Michigan State University scores $1 million algae biofuels R&D program with ExxonMobil

In Michigan, a new $1 million relationship between Michigan State University and ExxonMobil will expand research designed to progress the fundamental science required to advance algae-based fuels.

David Kramer, MSU’s John Hannah Distinguished Professor in Photosynthesis and Bioenergetics at the MSU-DOE Plant and Research Laboratory, says that the overall goal of the partnership is to improve the efficiency of photosynthesis in microalgae to produce biofuels and bioproducts.

“Photosynthesis is the biological process that plants and algae use to store solar energy in biomass. It is how all our food is made, and we would starve without it,” said Kramer, who is leading the grant with Ben Lucker with the PRL and Joe Weissman, Distinguished Scientific Associate at ExxonMobil.

The project will take advantage of these natural variations as well as a suite of new technologies developed by the Kramer lab at PRL that allow rapid, high-throughput testing of photosynthetic efficiency of many algal lines under simulated growth conditions. One of these technologies, developed through a grant from the U.S. Department of Energy (Energy, Energy Efficiency and Renewable Energy program) is a matrix of specialized chambers, called the environmental PhotoBioReactor, that allow algae to be studied in detail under simulated production environments.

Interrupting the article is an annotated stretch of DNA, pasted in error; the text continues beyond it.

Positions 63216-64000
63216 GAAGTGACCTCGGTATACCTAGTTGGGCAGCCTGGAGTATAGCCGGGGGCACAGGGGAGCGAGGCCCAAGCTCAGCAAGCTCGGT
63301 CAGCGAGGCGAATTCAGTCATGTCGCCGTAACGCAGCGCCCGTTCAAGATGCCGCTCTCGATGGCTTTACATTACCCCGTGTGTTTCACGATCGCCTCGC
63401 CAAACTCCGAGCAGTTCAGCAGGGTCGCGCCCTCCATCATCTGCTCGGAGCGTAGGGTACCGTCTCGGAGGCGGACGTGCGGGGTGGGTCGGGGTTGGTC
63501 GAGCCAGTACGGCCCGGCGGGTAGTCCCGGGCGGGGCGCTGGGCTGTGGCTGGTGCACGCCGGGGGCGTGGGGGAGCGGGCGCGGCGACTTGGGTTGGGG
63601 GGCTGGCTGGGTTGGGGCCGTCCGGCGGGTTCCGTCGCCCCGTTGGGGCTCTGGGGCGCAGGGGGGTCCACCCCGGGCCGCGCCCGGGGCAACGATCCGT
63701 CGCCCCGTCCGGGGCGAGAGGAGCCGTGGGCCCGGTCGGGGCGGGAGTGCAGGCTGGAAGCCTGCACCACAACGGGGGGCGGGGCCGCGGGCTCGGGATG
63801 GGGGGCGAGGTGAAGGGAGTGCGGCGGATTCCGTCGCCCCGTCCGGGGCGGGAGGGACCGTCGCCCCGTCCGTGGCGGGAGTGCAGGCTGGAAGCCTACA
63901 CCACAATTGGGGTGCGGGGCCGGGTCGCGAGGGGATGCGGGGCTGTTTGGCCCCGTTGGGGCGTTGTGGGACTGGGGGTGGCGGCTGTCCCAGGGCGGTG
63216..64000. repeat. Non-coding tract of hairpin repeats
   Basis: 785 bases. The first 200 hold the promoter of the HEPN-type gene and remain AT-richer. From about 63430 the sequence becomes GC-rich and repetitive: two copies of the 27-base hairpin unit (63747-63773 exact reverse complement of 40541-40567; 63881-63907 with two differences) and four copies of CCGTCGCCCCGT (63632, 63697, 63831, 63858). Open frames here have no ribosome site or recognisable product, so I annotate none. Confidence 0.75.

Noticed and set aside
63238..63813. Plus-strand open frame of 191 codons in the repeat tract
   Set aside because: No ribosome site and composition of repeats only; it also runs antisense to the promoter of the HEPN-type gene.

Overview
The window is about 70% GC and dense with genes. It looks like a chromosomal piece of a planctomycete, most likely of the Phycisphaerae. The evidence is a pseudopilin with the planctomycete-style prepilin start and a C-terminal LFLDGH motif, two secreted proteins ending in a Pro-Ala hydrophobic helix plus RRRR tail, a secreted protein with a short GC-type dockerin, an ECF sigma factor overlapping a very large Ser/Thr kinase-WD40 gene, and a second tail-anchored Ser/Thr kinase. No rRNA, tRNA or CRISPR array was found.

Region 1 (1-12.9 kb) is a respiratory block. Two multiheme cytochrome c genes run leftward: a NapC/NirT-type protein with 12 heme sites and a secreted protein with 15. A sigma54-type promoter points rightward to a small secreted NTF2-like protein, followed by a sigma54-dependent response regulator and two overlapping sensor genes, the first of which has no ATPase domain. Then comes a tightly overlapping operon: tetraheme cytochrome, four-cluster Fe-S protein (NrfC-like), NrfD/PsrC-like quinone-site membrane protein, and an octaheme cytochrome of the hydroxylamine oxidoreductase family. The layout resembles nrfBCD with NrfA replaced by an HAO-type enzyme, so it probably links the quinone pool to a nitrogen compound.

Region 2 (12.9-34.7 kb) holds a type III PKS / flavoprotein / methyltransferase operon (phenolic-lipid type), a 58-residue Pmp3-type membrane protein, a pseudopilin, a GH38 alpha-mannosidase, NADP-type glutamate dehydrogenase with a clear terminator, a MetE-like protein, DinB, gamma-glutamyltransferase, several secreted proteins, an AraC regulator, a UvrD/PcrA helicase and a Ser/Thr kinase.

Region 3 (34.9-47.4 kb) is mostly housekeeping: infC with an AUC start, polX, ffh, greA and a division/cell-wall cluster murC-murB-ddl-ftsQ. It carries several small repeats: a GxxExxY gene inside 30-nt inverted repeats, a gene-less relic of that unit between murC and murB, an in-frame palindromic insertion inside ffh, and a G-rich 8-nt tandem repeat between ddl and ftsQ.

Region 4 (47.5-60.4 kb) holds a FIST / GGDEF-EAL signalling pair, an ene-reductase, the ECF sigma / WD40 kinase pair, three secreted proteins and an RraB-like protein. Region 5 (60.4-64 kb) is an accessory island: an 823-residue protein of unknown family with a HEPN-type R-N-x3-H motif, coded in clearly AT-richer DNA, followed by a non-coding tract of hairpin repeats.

The second Kramer lab technology, developed with support from the Photosynthetic Systems and Physical Biosciences programs at the DOE (Basic Energy Sciences program), is called PhotosynQ and is a network of portable sensors called MultispeQ that are being used by many researchers around the world to probe photosynthesis. These sensors allow the Kramer lab to measure the photosynthetic processes in many algal cultures at the same time under different conditions to learn why some strains are more efficient than others.

“Combining these technologies will allow us to determine which algae are the most efficient under a range of conditions,” Kramer said. “Then we can use a different set of technologies to figure out why they do better and which genes are responsible.”

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